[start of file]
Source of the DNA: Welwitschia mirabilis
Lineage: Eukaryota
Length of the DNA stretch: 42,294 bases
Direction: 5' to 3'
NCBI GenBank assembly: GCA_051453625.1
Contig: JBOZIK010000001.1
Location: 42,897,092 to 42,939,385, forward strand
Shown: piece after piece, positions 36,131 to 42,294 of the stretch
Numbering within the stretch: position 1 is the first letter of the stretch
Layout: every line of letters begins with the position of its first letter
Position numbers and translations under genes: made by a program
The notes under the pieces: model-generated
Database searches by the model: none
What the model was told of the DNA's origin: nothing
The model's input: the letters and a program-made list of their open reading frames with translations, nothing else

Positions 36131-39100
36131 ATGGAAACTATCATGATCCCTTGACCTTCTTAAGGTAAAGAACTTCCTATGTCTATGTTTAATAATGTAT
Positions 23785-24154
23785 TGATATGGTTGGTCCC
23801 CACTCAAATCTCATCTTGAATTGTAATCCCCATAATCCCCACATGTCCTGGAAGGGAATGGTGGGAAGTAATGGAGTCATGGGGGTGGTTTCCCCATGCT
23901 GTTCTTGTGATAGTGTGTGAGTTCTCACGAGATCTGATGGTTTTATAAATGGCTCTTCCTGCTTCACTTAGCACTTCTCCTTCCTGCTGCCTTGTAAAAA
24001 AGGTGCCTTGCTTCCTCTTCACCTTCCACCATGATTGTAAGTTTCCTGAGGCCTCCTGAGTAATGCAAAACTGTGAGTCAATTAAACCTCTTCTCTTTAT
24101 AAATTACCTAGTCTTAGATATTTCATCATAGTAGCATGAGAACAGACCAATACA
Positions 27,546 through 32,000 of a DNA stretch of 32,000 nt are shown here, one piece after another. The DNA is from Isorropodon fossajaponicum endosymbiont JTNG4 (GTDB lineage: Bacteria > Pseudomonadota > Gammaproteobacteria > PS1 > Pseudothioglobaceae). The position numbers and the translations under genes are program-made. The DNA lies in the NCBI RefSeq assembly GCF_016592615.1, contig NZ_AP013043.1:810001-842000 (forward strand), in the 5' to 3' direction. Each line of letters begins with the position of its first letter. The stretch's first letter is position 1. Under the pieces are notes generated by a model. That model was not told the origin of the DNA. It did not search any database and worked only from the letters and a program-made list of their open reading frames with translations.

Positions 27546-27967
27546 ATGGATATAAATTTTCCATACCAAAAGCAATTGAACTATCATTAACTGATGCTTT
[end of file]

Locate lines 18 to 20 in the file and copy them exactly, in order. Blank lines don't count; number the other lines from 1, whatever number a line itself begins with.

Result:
Positions 23785-24154
23785 TGATATGGTTGGTCCC
23801 CACTCAAATCTCATCTTGAATTGTAATCCCCATAATCCCCACATGTCCTGGAAGGGAATGGTGGGAAGTAATGGAGTCATGGGGGTGGTTTCCCCATGCT